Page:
Perfect example: mom stays at home mom, and she’s got all the time in the world. She doesn’t leave the house unless she’s taking the kids to school, picking the kids up from school, going to the grocery store, going to the doctor, whatever she needs to do. If that’s the only time she’s leaving the house, she’s got all the time in the world for the children. That’s how a judge is going to look at it. And let’s say her husband is a doctor who works 65 or 70 hours a week. He leaves at six in the morning before the kids even get up for school, and he comes home at seven or eight o’clock at night after he gets done doing his rounds.
Now, let’s say those two parents split up and now mom is living in the family home and dad goes out somewhere else, but he’s still working 70 hours a week and he’s working six days a week. How do you think a judge is going to divide that timeshare? The dad is probably only going to get Sundays each week when he has off work. Why? Because a judge is not going to give dad 30% timeshare when dad is just gonna turn around and put the child in daycare or have a babysitter watching the child while the child is at dad’s house while mom is sitting on the couch at home watching tv. If mom’s available to watch the kid, a parent is almost always a much better caregiver to a child than a babysitter. That is mostly true even if the babysitter is a family member, a sister, a brother, a mother, a daughter. If the mother of the child is available and the other parent is not available, the mother is very likely to get that custodial time.
Oftentimes parents will come to us and they’ll say, I want Joint Physical Custody. And they fight and fight and fight for Joint Physical Custody, but they only end up getting every other weekend and a dinner visit once a week. So that timeshare is only about 15%. If you have 15% timeshare, you only have Visitation, you do not have joint custody. In California, case law suggests that 30% or more is Joint Physical Custody. So if you have 25% timeshare, then you only have Visitation. That’s a very important thing to remember.
Now, let me go a step further. Let’s say we go to court and we have a custody battle and father ends up with a 25% timeshare. And I can tell you 25% timeshare might be every other weekend, one night during the week, two weeks of vacation time in the summer, half the Christmas holiday, and you still only end up with 25, 27, 28% of timeshare, which means you do not have joint physical custody, per se, under the law. So then after that happens we start writing up the order and dad says, “I want it to read joint physical custody.” Even if we put in the order Joint Physical Custody, he still does not have Joint Physical Custody under the law. He still only has Visitation even if it says Joint Physical Custody, because the percentage of timeshare that you have dictates whether you have Joint Physical Custody or not.
Another issue under Custody is who gets the time that the child is in school under their custodial time? Does it automatically go to mother if mother has the larger timeshare? The answer to that is no, not automatically. And here is the problem. There are two different cases in California that have two different answers to this question. One of the cases says that the time that the children are in school goes to the parent who drops the child off at school. That could be very bad for the other parent who works full-time and leaves for work early in the morning, and then let’s say the other parent then drops the child off every single day for school. However, that’s only one of the answers. Another case in California says that the time that the children are in school, that percentage of timeshare goes to the parent that the school is more likely to call to take care of the child if there’s an emergency during the school day.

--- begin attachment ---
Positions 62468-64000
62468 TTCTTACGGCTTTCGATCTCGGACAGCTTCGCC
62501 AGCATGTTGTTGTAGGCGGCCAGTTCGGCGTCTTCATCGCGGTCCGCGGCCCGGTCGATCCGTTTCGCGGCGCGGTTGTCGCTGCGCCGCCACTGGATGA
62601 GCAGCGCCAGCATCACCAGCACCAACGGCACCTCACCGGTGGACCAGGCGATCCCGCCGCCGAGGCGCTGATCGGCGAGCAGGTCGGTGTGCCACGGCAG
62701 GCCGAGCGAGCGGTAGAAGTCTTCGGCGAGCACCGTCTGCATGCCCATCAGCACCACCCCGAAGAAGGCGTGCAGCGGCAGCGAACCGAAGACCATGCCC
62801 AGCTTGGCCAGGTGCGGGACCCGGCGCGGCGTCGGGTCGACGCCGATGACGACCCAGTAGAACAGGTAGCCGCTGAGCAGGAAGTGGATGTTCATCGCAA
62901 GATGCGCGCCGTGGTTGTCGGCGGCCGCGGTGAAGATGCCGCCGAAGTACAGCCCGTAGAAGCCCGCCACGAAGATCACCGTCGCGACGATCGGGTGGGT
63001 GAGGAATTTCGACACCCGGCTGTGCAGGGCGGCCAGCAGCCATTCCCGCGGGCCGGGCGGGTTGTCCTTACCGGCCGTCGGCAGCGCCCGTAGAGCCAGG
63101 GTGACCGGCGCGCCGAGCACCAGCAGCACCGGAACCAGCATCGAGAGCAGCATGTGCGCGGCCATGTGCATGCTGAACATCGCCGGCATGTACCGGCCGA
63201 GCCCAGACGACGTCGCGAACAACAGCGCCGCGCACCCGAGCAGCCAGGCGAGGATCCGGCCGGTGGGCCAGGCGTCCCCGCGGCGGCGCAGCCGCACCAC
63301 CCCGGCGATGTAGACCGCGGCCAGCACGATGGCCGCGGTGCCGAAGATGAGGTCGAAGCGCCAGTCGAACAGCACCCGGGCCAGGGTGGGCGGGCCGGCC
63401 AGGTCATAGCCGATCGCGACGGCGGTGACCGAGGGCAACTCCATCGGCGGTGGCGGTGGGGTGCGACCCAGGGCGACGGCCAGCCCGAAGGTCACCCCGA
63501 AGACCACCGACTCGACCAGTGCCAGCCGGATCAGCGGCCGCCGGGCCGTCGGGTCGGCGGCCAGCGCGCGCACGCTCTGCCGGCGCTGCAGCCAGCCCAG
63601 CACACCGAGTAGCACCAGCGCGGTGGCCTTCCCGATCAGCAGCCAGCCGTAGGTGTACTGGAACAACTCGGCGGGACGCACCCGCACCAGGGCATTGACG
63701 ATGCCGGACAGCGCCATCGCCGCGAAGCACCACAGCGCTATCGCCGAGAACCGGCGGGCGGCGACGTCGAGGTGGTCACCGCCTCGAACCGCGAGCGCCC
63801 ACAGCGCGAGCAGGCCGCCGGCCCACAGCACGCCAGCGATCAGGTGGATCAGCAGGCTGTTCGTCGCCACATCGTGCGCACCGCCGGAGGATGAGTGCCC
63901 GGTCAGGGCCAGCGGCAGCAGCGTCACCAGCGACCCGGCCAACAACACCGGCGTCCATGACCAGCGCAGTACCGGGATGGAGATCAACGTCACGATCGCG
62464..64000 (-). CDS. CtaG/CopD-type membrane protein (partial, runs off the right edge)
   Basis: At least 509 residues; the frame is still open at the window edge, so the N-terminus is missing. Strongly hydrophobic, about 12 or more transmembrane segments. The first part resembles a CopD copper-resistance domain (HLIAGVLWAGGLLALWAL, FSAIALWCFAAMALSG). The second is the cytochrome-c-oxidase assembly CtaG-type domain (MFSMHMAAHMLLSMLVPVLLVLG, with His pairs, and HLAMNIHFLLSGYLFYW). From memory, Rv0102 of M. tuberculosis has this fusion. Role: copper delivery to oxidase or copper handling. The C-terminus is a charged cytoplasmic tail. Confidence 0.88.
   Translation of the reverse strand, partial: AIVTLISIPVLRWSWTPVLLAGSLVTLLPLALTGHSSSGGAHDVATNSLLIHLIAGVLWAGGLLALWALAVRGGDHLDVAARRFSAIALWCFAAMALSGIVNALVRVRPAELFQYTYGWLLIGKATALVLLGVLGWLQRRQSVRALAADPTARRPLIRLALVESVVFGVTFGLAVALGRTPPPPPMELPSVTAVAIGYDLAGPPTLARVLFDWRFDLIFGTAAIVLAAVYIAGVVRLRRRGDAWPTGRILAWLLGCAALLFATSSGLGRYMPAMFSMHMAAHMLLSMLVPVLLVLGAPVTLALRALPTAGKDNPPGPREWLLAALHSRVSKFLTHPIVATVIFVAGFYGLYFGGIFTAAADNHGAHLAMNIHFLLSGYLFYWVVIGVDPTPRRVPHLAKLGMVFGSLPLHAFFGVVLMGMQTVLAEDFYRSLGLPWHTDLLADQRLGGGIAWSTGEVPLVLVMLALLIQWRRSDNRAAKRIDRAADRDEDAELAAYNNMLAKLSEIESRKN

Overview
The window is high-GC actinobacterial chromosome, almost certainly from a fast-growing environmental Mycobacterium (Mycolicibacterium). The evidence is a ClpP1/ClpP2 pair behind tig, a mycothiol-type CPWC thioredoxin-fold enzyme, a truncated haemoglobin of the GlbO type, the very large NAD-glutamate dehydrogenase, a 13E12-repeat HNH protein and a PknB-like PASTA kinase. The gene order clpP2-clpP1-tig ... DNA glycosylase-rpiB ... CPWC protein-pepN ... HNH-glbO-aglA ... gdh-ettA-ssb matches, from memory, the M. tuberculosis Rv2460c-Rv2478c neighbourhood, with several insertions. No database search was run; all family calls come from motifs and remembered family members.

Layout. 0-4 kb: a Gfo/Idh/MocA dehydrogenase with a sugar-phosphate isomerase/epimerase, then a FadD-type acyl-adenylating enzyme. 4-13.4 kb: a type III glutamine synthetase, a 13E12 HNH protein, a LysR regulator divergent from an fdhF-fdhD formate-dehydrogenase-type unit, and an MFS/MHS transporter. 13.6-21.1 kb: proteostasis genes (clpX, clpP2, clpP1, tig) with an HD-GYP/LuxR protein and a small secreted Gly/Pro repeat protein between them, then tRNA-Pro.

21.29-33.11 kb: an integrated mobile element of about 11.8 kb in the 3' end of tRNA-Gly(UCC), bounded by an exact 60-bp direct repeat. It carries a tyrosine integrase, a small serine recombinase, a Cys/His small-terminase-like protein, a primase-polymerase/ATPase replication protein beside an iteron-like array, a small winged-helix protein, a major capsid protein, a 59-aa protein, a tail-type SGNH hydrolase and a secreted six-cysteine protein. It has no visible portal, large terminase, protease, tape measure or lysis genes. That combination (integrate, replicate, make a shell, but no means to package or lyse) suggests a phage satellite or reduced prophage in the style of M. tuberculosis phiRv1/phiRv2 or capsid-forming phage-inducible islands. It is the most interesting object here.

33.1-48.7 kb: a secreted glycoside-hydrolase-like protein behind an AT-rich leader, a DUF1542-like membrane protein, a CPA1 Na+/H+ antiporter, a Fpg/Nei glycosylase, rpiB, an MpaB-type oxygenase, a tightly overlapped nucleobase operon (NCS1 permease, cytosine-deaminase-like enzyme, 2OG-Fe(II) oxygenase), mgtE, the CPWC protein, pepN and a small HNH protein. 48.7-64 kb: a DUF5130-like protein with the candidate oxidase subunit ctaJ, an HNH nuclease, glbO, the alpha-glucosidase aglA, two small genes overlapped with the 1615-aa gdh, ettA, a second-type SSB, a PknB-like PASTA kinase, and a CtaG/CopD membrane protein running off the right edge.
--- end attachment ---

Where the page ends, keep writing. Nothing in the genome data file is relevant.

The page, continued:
So what does that mean? That means if the child gets sick or slips and falls and gets injured or anything happens at school and the school has to call one of the parents because there’s an emergency at school or because the child gets sick at school and needs to go home. Let’s say that person that’s available is dad because dad works from home and mom is a nurse and works, you know, 10 hour days at the hospital. If the person that would normally take care of that child in an emergency is dad because he can leave his computer and go pick up the children at school in an emergency, then that case says that dad should have that timeshare.
Let me give you a problem. Let’s say for example, the same facts apply, but let’s say mom on the way to the hospital, she has to show up for work at eight o’clock in the morning. So on the way to the hospital, mom drops the children at school every single day. But dad works from home and he’s the parent that the school would call for an emergency. Who gets that timeshare of the children in school? The answer is, I don’t know. The answer is this is exactly why you need to hire an attorney with a tremendous amount of experience, because there’s gonna be a million other little tiny factors that go into arguing this issue because there’s two cases that say the exact opposite. One case says, mom should get that time. The other case says, dad should get that time. So make sure if you’re going into court for any reason, you make sure you hire an attorney with a tremendous amount of experience to help you with these kinds of subtle issues.